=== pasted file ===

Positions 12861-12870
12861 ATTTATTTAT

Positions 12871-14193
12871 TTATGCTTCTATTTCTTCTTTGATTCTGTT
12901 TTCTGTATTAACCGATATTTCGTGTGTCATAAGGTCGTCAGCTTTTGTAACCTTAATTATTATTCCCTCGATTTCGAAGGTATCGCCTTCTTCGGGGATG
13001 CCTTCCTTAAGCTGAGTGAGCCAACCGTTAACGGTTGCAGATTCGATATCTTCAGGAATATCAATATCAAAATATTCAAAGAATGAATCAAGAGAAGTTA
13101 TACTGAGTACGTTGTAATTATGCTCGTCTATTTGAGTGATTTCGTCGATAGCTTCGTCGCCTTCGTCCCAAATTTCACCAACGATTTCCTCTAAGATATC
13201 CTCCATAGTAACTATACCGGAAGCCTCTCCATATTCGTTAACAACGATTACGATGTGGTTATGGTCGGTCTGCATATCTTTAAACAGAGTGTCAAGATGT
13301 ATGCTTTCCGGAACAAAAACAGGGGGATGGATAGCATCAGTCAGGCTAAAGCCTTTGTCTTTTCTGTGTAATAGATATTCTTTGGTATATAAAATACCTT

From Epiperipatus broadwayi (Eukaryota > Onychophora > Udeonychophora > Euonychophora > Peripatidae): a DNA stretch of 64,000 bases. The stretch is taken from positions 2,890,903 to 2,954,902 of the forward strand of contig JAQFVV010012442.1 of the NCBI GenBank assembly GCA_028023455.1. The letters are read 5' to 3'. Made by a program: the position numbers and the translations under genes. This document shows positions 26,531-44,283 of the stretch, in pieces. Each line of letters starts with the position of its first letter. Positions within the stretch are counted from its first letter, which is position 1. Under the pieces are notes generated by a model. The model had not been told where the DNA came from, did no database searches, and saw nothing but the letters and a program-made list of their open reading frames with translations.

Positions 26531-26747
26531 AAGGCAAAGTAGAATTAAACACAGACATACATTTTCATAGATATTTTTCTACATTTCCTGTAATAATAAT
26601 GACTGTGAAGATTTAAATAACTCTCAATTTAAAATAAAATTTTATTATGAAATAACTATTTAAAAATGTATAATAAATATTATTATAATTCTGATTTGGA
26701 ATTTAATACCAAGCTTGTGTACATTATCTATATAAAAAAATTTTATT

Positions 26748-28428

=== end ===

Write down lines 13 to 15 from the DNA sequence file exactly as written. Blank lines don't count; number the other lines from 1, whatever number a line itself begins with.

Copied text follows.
26601 GACTGTGAAGATTTAAATAACTCTCAATTTAAAATAAAATTTTATTATGAAATAACTATTTAAAAATGTATAATAAATATTATTATAATTCTGATTTGGA
26701 ATTTAATACCAAGCTTGTGTACATTATCTATATAAAAAAATTTTATT

Positions 26748-28428